News your connection to The Boston Globe

Tugging at a mass of tangled threads

Power, Faith, and Fantasy: America in the Middle East, 1776 to the Present, By Michael B. Oren, W.W. Norton, 778 pp, $35

In 1773, John Ledyard dropped out of Dartmouth College and paddled down the Connecticut River and into a life of adventure that would take him to the Pacific Northwest; across Siberia; and, in 1788, to the Middle East, reporting back from Egypt that "nothing merits more the whole force of burlesque, than both the poetic and prosaic legends of this country."

Some 225 years later, Nathaniel Fick , a graduate of Dartmouth, entered Iraq as commander of a Special Operations platoon, recalling later that "[he] felt totally disoriented, utterly adrift" in a region he saw as "a hall of mirrors."

These impressions bracket Michael B. Oren's sprawling account of America's encounter with the Middle East.

In his aptly titled "Power, Faith, and Fantasy," Oren pursues two threads. A distinguished scholar -- he was a visiting lecturer last year at both Harvard and Yale -- he provides a provocative analysis of that involvement. And he illuminates it with a parade of colorful characters : commanders and explorers, missionaries and settlers, creators and consumers of fantasy, from the tales of "A Thousand and One Arabian Nights" to the musical "Kismet."

Power, he writes, is seen in "the pursuit of America's interests," not only diplomatic and economic, but also assisting the exercise of American faith.

Again and again, beleaguered missionaries and agricultural colonists would call upon American warships to protect them, and the arrival of those warships off a Middle Eastern coastline would signal the expansion of American military power.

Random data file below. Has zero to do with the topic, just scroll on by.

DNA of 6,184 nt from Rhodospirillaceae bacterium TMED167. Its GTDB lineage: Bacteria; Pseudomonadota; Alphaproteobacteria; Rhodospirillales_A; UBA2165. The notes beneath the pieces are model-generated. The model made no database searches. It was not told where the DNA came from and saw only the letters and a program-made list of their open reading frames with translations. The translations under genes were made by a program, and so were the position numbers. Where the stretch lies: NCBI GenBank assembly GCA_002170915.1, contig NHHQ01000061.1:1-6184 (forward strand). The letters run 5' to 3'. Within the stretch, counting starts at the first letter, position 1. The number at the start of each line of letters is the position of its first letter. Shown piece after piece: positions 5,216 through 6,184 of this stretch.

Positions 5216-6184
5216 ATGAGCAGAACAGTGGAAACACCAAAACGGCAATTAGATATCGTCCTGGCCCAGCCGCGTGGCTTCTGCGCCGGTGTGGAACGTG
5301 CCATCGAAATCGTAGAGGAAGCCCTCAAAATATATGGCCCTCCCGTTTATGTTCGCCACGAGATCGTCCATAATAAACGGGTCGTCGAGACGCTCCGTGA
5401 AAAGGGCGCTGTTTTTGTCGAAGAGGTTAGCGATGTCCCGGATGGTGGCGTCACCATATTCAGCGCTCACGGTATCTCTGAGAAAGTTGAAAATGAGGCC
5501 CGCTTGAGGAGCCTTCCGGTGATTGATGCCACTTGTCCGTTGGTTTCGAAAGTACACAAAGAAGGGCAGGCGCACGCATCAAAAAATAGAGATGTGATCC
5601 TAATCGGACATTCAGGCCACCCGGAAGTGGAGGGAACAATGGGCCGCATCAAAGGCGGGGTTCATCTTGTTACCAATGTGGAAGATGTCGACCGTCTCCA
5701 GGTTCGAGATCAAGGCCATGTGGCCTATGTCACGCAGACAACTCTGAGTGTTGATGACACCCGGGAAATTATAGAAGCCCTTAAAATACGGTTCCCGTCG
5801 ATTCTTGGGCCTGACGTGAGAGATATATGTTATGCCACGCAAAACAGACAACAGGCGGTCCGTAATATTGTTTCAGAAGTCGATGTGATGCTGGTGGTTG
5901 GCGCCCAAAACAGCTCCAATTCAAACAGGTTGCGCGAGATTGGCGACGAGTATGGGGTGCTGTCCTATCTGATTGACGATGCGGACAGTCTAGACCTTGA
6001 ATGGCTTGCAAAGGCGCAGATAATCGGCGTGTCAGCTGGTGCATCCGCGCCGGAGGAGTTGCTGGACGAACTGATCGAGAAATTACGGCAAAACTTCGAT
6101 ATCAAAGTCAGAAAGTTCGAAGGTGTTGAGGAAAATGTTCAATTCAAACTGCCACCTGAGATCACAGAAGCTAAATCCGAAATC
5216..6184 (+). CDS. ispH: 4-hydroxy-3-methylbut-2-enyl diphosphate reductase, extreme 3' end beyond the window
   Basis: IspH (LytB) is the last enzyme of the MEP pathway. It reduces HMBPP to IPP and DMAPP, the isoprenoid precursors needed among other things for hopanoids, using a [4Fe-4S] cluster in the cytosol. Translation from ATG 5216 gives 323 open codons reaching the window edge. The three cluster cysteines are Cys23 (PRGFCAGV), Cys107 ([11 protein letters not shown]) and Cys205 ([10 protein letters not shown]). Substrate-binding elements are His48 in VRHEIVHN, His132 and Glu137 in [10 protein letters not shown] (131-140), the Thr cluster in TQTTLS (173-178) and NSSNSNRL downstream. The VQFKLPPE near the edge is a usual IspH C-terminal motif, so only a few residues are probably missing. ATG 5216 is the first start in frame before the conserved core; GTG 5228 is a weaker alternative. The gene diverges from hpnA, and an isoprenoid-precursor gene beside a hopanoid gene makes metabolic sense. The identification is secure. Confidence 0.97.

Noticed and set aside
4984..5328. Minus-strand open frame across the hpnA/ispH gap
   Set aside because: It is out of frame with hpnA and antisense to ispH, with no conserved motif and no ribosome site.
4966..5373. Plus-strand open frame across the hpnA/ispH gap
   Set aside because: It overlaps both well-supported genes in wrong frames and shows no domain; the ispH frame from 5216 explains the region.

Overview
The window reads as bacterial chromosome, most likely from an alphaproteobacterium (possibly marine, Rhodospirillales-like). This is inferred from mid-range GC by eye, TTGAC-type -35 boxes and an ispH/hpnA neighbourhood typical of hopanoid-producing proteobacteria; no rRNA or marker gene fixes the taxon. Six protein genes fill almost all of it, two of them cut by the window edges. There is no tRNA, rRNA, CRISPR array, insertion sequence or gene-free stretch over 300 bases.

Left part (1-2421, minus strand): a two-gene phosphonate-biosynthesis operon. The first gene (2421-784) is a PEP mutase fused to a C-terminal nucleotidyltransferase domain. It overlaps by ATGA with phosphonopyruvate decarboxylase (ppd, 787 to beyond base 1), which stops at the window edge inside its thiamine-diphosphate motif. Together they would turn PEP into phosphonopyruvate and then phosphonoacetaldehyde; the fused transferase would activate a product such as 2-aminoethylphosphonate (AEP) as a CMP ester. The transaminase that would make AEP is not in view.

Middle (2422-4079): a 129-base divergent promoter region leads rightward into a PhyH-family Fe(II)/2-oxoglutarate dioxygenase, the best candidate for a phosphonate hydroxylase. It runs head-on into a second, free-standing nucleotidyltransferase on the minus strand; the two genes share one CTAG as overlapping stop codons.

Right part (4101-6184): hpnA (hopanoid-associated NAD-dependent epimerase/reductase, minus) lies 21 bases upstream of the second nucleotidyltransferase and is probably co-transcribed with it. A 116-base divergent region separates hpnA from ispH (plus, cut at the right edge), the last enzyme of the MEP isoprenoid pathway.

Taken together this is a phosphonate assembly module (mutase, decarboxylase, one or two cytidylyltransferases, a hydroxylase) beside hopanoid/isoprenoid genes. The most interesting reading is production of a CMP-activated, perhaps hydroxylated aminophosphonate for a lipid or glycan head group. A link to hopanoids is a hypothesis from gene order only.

In the wake of an attack on an American agricultural mission near Jaffa in 1858, the American consul in Alexandria advised the US government to send "an emblem of our power" to safeguard "the unprotected heads of the Christians and Jews in Palestine." And in response, the USS Macedonian was dispatched to the Syrian coast.

Protestant missionaries, the earliest ones from Boston and New England, were in the Middle East as early as 1819, many eagerly adopting the "restorationist" cause of a Jewish state in Palestine.

In 1881, reacting to Russian pogroms, the State Department instructed its ambassador in Istanbul to urge the Ottoman government to open Palestine to Jewish immigration.

That ambassador was Lew Wallace, the Civil War general and author of "Ben Hur," not by far the only American notable to make a surprise guest appearance in the region -- and in Oren's pages.

Herman Melville had visited that agricultural mission during a tour of Palestine, which he found "half melancholy, half farcical -- like all the rest of the world." And Mark Twain's "The Innocents Abroad" is a memoir of his travels in the region.

General William Tecumseh Sherman visited Egypt in 1872 and was treated to a performance of the opera "Aida," staged for his benefit by the ruling khedive. And then-former President Grant followed a few years later.

Oren draws his final conclusions from Captain Fick, interviewed after he returned from Iraq and while pursuing graduate studies at Harvard. It speaks more of the heady days when battleships could be dispatched to show the flag, than of the downwardly spiraling Iraq war. "By responsibly wielding its strength and consistently upholding its principles," Oren writes, "the United States might yet transform its vision of peaceful, fruitful relations with the Middle East from fantasy into reality."